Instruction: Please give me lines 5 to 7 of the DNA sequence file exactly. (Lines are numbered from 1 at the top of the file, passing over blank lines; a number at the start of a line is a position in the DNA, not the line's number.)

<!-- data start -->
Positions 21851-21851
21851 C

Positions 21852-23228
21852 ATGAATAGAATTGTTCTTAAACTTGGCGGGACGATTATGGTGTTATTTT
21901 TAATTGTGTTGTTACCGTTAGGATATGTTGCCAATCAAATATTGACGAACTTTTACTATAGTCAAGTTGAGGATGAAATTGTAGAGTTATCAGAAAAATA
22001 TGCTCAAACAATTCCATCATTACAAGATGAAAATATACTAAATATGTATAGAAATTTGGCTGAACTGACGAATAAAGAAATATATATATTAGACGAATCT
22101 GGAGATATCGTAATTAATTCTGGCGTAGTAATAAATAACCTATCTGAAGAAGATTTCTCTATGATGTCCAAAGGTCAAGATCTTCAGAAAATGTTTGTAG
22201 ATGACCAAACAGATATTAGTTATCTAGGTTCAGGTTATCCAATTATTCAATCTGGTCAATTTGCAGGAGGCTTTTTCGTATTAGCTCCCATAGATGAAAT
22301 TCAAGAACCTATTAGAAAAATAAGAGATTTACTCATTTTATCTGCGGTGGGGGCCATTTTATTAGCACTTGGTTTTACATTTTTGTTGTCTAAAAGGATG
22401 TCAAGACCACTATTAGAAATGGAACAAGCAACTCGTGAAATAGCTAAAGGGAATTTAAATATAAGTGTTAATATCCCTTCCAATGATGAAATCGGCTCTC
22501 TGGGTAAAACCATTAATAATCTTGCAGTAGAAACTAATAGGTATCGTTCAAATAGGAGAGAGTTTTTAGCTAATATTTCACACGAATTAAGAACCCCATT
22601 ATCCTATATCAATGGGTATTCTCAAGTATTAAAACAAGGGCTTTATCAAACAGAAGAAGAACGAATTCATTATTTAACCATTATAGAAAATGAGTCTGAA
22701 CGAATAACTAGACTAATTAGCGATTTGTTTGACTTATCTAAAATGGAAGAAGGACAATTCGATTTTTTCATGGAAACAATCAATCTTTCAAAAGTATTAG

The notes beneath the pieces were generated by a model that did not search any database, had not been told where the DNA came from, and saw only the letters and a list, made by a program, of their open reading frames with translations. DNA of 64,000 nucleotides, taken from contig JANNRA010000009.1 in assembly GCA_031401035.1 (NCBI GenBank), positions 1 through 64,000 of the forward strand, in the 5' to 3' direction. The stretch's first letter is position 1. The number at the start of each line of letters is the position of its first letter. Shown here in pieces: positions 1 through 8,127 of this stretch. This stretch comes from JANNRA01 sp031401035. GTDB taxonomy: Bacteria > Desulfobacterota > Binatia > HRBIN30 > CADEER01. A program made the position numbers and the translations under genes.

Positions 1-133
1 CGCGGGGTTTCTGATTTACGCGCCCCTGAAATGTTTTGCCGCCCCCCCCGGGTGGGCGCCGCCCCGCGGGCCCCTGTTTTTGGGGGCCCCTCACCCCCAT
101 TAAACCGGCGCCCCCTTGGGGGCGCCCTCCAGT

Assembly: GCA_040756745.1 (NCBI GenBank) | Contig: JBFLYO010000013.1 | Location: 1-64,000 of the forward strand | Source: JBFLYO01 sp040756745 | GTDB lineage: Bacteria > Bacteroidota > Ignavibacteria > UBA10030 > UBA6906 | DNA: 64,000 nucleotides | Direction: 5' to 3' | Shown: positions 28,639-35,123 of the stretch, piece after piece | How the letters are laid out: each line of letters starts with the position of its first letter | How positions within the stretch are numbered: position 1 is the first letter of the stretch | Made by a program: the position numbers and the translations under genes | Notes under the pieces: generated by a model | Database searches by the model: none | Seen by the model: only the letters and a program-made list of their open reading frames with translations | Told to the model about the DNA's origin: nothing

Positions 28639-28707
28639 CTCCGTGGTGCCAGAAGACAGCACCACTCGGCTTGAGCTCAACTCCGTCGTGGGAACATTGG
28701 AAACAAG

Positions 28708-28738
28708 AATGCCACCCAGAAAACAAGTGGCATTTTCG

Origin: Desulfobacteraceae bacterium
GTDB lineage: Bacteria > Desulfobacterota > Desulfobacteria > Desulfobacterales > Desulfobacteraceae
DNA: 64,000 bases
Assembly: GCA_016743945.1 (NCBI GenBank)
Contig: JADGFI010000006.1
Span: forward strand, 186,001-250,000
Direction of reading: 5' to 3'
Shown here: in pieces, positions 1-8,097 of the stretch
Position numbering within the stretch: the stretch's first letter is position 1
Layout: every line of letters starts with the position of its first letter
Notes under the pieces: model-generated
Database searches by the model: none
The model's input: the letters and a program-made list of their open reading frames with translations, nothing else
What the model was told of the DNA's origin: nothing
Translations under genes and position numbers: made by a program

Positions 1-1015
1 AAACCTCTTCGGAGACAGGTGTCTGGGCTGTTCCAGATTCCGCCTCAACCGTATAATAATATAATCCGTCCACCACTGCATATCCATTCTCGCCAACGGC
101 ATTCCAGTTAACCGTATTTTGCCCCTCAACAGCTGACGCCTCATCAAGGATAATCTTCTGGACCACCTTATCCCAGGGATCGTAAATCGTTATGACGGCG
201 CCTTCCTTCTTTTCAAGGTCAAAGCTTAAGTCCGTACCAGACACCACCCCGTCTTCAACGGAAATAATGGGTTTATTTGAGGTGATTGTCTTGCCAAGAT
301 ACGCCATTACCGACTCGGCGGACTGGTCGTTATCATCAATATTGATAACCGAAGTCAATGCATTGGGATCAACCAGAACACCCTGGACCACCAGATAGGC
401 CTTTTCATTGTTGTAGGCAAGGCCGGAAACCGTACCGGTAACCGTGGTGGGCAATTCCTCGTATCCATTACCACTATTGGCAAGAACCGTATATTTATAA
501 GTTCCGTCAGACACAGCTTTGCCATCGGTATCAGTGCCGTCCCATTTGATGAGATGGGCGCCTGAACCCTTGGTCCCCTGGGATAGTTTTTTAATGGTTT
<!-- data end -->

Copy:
21901 TAATTGTGTTGTTACCGTTAGGATATGTTGCCAATCAAATATTGACGAACTTTTACTATAGTCAAGTTGAGGATGAAATTGTAGAGTTATCAGAAAAATA
22001 TGCTCAAACAATTCCATCATTACAAGATGAAAATATACTAAATATGTATAGAAATTTGGCTGAACTGACGAATAAAGAAATATATATATTAGACGAATCT
22101 GGAGATATCGTAATTAATTCTGGCGTAGTAATAAATAACCTATCTGAAGAAGATTTCTCTATGATGTCCAAAGGTCAAGATCTTCAGAAAATGTTTGTAG